Juan Ontiveros, UT’s Utilities and Energy Management executive director, said lack of wind, which helps supply the council’s power, has contributed to the company’s difficulties during the heat wave.

“Part of their capacity comes from wind,” Ontiveros said. “One of the problems with high temperatures is that in high temperatures you don’t get wind.”

Ontiveros said the UT power plant provides most buildings on the main campus with electricity, but does not power the Pickle Research Campus. Neither the main campus nor the Pickle Research Campus experienced significant problems when the council last required blackouts Feb. 2.

The UT power grid has not had large increases in demand for this time of year like the city and state, Ontiveros said. If it became necessary to reduce power, the University would turn off the cooling system while chillers would maintain the temperature. A 4-million-gallon cold water storage tank next to the San Jacinto Garage could supply cooling for up to four hours. The University could also use the statewide grid, if necessary.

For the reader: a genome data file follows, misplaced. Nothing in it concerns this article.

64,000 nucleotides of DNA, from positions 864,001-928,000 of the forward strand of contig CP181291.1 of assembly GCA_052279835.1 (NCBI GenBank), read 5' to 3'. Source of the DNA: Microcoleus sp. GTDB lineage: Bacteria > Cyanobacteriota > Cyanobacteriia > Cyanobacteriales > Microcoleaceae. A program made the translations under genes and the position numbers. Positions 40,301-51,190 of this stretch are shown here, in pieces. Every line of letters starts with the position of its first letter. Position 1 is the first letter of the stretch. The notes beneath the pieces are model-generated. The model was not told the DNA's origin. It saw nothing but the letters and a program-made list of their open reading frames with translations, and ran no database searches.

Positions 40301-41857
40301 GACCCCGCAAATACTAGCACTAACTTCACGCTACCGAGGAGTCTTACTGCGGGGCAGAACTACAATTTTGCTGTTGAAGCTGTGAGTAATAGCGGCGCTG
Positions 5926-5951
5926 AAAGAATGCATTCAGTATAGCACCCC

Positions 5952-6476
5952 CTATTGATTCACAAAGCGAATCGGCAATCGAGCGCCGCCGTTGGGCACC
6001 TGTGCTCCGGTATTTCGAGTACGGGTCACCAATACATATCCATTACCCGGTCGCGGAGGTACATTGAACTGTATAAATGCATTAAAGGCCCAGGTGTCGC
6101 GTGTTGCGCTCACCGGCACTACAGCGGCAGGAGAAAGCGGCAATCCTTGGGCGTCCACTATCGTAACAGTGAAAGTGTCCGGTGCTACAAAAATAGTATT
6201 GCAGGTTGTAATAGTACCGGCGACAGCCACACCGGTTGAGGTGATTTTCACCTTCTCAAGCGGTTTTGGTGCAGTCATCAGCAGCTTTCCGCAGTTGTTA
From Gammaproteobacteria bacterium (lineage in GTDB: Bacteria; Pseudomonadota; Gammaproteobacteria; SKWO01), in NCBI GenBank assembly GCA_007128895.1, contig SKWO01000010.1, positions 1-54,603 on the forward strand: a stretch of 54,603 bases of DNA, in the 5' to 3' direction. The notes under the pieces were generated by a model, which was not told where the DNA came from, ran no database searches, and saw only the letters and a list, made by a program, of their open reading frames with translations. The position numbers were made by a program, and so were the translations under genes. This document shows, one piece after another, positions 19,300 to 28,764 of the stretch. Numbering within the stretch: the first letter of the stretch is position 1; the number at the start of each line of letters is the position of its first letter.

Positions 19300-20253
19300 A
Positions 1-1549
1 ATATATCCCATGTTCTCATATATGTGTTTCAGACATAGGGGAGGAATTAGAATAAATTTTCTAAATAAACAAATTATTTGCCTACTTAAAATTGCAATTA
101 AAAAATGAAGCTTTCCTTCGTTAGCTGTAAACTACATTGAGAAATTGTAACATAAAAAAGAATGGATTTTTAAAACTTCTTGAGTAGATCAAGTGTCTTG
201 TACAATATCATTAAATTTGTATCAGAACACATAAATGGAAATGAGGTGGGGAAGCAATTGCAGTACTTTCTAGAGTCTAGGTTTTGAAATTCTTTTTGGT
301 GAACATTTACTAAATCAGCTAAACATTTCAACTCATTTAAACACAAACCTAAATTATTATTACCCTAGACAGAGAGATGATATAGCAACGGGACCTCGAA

“We produce all of the power that we need, but we’re connected to [the council],” Ontiveros said.

Austin Energy reached a record in peak electricity usage at 2,685 megawatts Tuesday, said Leslie Sopko, Austin Energy spokeswoman. If asked to shed usage by the Electric Reliability Council of Texas, the utility would institute blackouts for 10 minutes at a time through 71 of its circuits, while 318 circuits would remain, maintaining emergency services and hospitals.

“We don’t cut off those circuits because those are critical services that we need to keep the lights on,” Sopko said.

Printed on Monday, August 8th, 2011 as: Statewide blackouts feared possible after record electricity use